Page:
“Namespaces are good, let’s do more of those!” – Zen of Python


Commands are not naturally put in namespaces, because they are meant to be easily available to the user: nobody would want to type file1 file2 at the command-line. However, Python command-lines are often not intended to be directly used from an interactive shell at a high frequency. (An example might be a web-app server like gunicorn.)

However, the “console scripts” section of setup scripts will inject scripts directly into the dirtiest namespace of them all: the shell-commandline. Even if physically they will be in a separate directory, the shell’s PATH means that they can be hiding or be hidden by any command in thousand of packages on a modern UNIX or Windows box.

Python already owns one component of this namespace: python is Python. mainland is a way to build on this namespace by making it easy for packages to forge their own command-line namespace under python -m <packagename>.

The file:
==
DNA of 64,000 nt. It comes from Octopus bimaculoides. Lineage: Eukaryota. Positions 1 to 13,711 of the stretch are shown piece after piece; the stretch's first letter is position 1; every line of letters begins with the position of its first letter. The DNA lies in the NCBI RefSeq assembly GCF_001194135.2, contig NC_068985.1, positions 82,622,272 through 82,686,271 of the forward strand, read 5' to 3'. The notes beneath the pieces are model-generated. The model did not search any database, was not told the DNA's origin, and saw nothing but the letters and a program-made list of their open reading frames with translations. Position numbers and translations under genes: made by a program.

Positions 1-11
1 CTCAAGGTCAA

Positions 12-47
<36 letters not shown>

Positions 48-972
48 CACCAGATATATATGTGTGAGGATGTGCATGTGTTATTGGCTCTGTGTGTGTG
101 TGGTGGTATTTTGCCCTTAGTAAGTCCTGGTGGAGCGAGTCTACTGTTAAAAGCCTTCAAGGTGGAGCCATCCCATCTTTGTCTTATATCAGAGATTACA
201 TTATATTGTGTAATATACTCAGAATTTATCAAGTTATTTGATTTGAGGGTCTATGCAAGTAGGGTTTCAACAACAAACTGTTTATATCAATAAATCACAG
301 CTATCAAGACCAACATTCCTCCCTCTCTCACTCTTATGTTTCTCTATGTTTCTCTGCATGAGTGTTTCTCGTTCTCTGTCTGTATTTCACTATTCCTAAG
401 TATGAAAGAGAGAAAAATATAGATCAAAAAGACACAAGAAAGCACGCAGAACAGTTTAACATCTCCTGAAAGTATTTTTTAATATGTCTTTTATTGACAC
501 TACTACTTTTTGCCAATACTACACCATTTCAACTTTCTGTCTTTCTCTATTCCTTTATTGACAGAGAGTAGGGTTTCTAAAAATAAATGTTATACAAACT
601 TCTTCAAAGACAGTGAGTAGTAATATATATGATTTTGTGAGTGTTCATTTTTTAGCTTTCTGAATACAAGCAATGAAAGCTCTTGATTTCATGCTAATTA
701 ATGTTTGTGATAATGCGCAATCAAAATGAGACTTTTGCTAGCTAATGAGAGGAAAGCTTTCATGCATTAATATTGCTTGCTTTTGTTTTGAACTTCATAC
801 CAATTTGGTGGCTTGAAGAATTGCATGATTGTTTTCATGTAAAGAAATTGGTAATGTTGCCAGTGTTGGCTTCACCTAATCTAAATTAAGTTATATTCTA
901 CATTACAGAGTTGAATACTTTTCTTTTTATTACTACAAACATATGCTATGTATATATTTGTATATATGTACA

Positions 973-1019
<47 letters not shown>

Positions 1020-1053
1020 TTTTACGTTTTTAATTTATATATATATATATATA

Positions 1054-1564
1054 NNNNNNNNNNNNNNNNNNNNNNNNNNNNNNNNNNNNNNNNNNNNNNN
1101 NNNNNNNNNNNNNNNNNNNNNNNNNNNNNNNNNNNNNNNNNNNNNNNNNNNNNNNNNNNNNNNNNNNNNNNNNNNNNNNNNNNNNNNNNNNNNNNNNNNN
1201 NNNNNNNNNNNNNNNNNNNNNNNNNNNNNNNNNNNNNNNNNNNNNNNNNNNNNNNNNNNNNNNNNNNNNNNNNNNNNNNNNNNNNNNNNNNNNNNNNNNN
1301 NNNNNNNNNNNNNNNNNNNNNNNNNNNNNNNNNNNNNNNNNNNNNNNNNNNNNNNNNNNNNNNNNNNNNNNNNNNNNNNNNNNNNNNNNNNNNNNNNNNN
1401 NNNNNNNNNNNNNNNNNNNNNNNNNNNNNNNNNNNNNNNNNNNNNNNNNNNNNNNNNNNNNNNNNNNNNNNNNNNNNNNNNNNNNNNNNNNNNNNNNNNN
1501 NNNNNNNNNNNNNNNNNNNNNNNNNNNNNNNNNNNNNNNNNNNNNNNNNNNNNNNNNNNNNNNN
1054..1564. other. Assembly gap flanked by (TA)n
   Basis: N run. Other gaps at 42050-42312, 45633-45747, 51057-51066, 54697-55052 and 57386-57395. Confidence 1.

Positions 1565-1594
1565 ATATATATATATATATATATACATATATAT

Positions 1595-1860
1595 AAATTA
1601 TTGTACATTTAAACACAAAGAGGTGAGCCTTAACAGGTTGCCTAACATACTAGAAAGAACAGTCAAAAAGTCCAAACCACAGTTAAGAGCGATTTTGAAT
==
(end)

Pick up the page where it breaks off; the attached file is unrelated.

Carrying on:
A typical command, an example from mainland itself, is

python -m mainland tests.nitpicker

Note that this distinct from

python -m mainland.tests.nitpicker

which, as with most modules, do nothing.


python -m <packagename> will execute <packagename>.__main__. The goal of mainland is to make writing <packagename>.__main__ easy.

In fact, here is mainland‘s __main__ file, annotated:

First, make sure that nobody can import the module:

if __name__ != '__main__':
    raise ImportError('module cannot be imported')

this reversal of the classic idiom makes the main module good for only one thing – direct command-line execution. The temptation to import it in the main code, or the possibility of doing it accidentally, is removed.

Then, import the sys and mainland modules

import sys
import mainland

The real fun comes later, when calling the only function defined in the mainland module:


The root is the name that should be prepended to module names on the command-line: in our case, it is ‘mainland.’ (the dot is automatically supplied if missing).

The marker attribute will be checked for existence and truthiness. If it does not exist or is false, the module will not be executed. This “off by default” means mainland can be added to projects, without allowing accidental calling of random modules’ main() functions.

Lastly, argv is passed in.

The only argument not documented here is suffix, an iterable of possible suffixes. The import will be tried with each suffix before succeeding. This means that mainland can be added to projects with pre-existing names of libraries ending in, say, lib, and still have nice command-lines.